Fast forward forty years, my children were silent in the car because they knew I was mad. I looked nervously at the little gaslight that comes on when the tank is empty reminding me of the many empties in my life. Now the burden was on my even more fragile shoulders, and I felt like my father did. But that old man reminded me of the kind of folks who were around when I was a kid; they had their creases, their responsibilities, but somehow they made it. That six-pack was the last my father bought, and he made it, too. I looked back one final time and saw that the old man made it across. So I drove home that quiet Sunday afternoon, believing I would make it too, like my father and like the old man walking on the road.

Adolescent Absurdities

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Teenagers…gotta love ’em! I mean you really have to love them because there are times when you don’t want to love them. You folks with newborns and babies – yeah, you guys who haven’t slept in months – sorry to break it to you, but the baby phase is easy. Exhausting, but easy.

Let me share some of the absurdities one has to live with when living with teenagers. I’ve taken some dramatic license. Mind you, there was a time I had five teenagers under one roof. I don’t remember much during those years…we all survived though. There’s a definite difference between boys and girls. Boys are quiet, destructive and obsessed with rock music and video games. Girls make up for the quietness of the boys by talking incessantly. Ellie, even last night, was talking in her sleep.

Let’s take last night: Ellie got up early yesterday to go to Dream Machines in Half Moon Bay. When Eloisa, the baby and I returned from church around 7:30 pm, Ellie was home and already unconscious. I understand, it was a long day for her. In order for Ellie to sleep, she must have “Monk” on replay. Since I was babysitting, I thought I could bypass the “Monk” marathon and put on a nice movie. Where was Ellie’s firestick? Now, Ellie is very, uhm, very possessive of her firestick. Rarely can anyone watch TV in the front room without her express permission to use the firestick? But Ellie was unconscious…I couldn’t wake her, I didn’t want to wake her. So I looked around for the coveted firestick…there it was, in her hand as she slept. Yikes! Because her sleep was so deep, the grip was not tight. I slowly and deftly removed the firestick from her slack grip. Whew…. I  got myself a big glass of milk and settled into the couch to watch a show with the baby. I settled Peyton with his bottle, and I gently grabbed the firestick, pressed the button, and whispered, “Alexa….”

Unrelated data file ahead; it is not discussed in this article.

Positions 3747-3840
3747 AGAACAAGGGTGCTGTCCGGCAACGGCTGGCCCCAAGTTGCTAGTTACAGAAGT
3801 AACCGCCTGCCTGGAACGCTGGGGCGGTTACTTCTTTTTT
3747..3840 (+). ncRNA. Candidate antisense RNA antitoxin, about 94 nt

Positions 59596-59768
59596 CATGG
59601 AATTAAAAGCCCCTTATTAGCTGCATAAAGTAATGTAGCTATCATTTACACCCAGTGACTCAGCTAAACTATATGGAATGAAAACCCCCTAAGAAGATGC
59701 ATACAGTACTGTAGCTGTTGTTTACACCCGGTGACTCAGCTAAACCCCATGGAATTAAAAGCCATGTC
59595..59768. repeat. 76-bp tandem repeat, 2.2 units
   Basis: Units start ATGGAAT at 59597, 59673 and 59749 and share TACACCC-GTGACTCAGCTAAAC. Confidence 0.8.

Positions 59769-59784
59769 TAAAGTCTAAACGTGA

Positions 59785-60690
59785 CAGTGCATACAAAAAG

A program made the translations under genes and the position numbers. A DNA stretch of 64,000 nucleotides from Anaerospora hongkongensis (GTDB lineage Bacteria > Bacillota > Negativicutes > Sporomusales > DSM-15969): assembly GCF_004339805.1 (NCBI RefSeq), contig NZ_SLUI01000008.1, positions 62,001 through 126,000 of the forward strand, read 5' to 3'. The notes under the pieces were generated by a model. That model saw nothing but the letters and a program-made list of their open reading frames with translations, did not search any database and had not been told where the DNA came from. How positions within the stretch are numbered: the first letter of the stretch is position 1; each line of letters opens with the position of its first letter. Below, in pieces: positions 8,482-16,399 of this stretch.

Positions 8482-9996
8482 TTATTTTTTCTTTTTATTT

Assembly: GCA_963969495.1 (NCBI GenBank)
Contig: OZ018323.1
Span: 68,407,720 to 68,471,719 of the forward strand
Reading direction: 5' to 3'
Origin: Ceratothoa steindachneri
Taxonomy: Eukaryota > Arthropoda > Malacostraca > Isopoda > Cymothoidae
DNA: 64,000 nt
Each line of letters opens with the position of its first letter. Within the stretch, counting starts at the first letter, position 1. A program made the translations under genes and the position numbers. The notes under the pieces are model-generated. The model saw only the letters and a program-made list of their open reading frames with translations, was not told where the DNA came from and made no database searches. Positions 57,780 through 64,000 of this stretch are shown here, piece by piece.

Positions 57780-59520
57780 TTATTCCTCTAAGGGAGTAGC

“NOOOOOOOO!” came from the unresponsive body. “Give me my firestick!” Rather than wake up Smaug entirely, Peyton and I went into my room and watched that groundbreaking, critic-acclaiming, culture-shaping, lofty film, “The Incredibles” and called it a night.

During adolescence, I fear the processes of logic may either be underdeveloped or suspended until the kids are nearly 20. Another example: because yesterday was so busy, I asked my offspring – female offspring – if they had clean clothes for the next day. I didn’t have time to do the $40 worth of laundry at the laundromat, I didn’t want to, I was tired. I know I’m a bad mom. Anyone who has raised girls knows that clothing is a very important priority in their lives. I sympathize, but my priorities are usually bound and have paper pages. I was a weird teenage girl. Anyway, one of the female offspring was devastated that I was not doing the laundry. Mind you, this same child just got dressed to the nines for church. I told her why don’t you wear the same pants you wore to church. You think I had taken the kitchen knife and stabbed her. “No! I already wore them 3 times, they’re dirty.” I explained that there must be over 100,000 articles of clothing in this apartment. She could surely find a pair of pants to wear tomorrow. (I live with four of my daughters, and, for the most part, all of them can wear the same size.)  I added that I will do the laundry tomorrow night. Now here it comes…wait for it:

“You say that all the time, you never do it.”

Huh? I responded more to myself than to her…”I never do the laundry?”

“You never do it when you say you will!”

OK, so I’ve never done the laundry, when do you do it? Who does do the laundry…all of it? The towels? Your laundry, mine, your sisters, etc? Who does it? The conversation abruptly ended.

These kinds of situations are common and leave me scratching my head. Also there are things my kids say that now just render me dumbfounded:

“Where are my jeans with the holes in it?”

There are approximately 20 pairs of these kinds of jeans in my apt. I do not answer.

“Why don’t you ever do anything for me?”

I was giving this kid a ride somewhere. But I do not respond. I am mute.

Why aren’t there any clean dishes?”

Not a peep.

“There is no food in the house.”

Nothing. See previous blog, “At Least There was Milk in the Fridge.”

In my advanced middle age, I am learning to conserve what little energy I have. I don’t respond to these or the many other questions or statements of silliness that I’ve heard uttered from my offspring’s mouths. I chock it up to adolescent absurdity and move on. Life is way too short.